Reducing fossil fuel consumption and carbon emissions will require an earnest embrace of all solutions- technological, economic and behavioral. Increasing fuel, appliance and construction standards and a new generation of hybrid and electric vehicles will have to thus form a diplomatic partnership between clean technologies and fossil fuels to fill in the gaps along the way.
A few bright spots on the Green economy radar have appeared over the summer and in recent months. The nation’s first offshore wind farm development off the coast of Cape Cod was approved in April and the largest solar power development in the nation is currently nearing federal approval. Yet promising as these developments might be, renewable energy still remains prohibitively high and poses a basic economic hurdle in front of any immediate advances.
Electricity in Massachusetts, where the Cape Wind project is planned to be built, currently sells for around 9 cents per kilowatt hour. The offshore brand would start at 20.7. A similar project in nearby Rhode Island was voted down by the Public Utilities Commission based on similar concerns over the proposed 24.4 cent a kilowatt-hour price tag. Retail rates in Rhode Island now run around 13 cents per kilowatt-hour.
These challenges are unfolding in the broader context of continued stalling over how the United States plans on legislating its position on the broader question of climate and energy policy. In July Democrats in the Senate decided that they would hold off in their efforts to get a climate bill approved. Elsewhere, countries such as Canada, Australia, Japan and other European nations continue to prioritize near-term concerns amidst the lingering global financial crisis, pushing climate issues further to the rear.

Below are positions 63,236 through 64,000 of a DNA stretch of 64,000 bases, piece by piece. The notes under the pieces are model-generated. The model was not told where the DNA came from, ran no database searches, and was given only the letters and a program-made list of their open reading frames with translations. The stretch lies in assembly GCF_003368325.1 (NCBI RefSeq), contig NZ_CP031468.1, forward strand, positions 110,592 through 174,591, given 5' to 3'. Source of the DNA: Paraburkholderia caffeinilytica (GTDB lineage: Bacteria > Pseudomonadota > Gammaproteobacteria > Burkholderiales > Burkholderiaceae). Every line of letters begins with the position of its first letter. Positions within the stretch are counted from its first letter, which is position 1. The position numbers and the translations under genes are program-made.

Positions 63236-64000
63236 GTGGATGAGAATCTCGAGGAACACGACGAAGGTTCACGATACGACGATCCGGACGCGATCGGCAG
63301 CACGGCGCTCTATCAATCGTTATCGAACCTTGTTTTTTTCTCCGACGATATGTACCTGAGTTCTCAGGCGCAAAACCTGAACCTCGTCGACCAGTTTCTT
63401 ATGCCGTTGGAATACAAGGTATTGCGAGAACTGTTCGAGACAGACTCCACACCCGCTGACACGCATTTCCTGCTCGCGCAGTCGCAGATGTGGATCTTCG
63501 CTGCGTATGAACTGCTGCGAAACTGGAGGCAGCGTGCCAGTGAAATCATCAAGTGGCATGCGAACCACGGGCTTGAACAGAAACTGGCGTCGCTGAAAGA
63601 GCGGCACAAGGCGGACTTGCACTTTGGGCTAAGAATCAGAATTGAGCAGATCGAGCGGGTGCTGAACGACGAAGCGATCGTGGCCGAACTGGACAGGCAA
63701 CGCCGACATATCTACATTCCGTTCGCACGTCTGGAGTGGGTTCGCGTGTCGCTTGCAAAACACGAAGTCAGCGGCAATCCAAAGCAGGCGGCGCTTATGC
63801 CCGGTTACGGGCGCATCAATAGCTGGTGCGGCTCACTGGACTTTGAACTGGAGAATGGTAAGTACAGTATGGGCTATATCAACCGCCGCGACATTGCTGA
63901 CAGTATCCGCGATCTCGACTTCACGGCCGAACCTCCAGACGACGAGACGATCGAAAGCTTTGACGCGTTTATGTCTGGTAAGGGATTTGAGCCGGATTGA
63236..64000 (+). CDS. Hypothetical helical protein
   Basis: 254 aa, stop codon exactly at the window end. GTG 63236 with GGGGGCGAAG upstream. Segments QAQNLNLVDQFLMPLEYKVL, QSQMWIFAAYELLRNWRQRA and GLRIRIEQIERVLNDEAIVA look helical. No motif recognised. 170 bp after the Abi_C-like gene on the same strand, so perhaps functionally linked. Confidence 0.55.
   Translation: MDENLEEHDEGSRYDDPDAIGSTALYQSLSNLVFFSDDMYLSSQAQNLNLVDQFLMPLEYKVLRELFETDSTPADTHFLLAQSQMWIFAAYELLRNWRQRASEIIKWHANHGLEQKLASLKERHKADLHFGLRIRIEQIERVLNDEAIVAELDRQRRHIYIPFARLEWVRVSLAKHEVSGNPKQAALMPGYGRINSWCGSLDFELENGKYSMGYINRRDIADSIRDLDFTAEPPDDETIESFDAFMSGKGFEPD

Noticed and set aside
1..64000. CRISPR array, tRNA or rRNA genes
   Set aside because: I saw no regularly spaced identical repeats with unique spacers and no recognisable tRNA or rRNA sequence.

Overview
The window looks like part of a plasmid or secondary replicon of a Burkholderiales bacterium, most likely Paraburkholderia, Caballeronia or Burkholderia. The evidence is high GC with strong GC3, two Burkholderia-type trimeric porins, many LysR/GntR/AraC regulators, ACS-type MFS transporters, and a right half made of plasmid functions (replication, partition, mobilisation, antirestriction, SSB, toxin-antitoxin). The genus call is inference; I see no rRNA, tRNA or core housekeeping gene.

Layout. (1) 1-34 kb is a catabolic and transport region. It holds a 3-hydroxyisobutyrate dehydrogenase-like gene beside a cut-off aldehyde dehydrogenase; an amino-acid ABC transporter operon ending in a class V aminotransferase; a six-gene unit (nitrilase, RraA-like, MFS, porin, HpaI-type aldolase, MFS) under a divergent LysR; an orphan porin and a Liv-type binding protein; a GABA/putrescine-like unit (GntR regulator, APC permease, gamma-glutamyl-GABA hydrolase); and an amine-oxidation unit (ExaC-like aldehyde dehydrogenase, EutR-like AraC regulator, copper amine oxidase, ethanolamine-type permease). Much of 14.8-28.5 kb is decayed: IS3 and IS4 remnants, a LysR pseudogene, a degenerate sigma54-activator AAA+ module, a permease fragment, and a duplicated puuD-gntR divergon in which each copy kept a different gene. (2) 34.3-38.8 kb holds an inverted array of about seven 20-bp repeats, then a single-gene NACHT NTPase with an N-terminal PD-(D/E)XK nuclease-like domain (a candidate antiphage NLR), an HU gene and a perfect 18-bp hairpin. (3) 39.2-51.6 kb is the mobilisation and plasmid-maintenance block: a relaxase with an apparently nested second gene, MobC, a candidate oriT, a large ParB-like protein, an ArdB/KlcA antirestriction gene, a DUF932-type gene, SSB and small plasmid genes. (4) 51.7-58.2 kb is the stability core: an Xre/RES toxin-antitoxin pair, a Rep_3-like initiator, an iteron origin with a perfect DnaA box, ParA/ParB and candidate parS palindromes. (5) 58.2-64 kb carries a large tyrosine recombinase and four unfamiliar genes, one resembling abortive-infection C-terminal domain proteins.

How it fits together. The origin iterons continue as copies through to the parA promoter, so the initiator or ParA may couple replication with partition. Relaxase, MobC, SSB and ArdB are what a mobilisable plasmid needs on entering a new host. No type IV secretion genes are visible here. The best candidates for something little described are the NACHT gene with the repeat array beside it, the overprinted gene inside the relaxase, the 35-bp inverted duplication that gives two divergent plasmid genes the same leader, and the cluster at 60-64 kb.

This context illustrates once again the notorious difficulty that humans have at addressing problems that unfold incrementally. Add to this the difficulty of getting most of us to agree on paying more for a lifestyle that is still widely viewed by critics of the green energy transition as compromised and the gridlock seems altogether predictable. Ironically though, keeping the cost of energy high is also viewed as crucial to avoiding the counterproductive effects of rebound.
While new, cleaner and more efficient technologies have been vaunted as among the most effective ways to reduce our dependence on fossil fuels, the rebound effect highlights other, perhaps less obvious concerns. If we manage to make this transition and resolve our emissions problem, the economic growth associated with these new technologies may in fact encourage even greater demand for more resources such as rare earth minerals for turbine manufacture or sprawling land acquisition for biofuel production.
The possibility of a rebound effect suggests that in the process of transitioning to a new energy future we will not only have a technological challenge but the vast scales of macroeconomic and consumer behavior to contend with also. This will require identifying connections between efficiency and demand as well as the overall pace of growth- all of which play a role in ecological degradation.
Perhaps this will give us something to ponder the next time we find ourselves switching on the AC thanks to (another) sweltering afternoon in August.
Fall will come with extra welcome this year.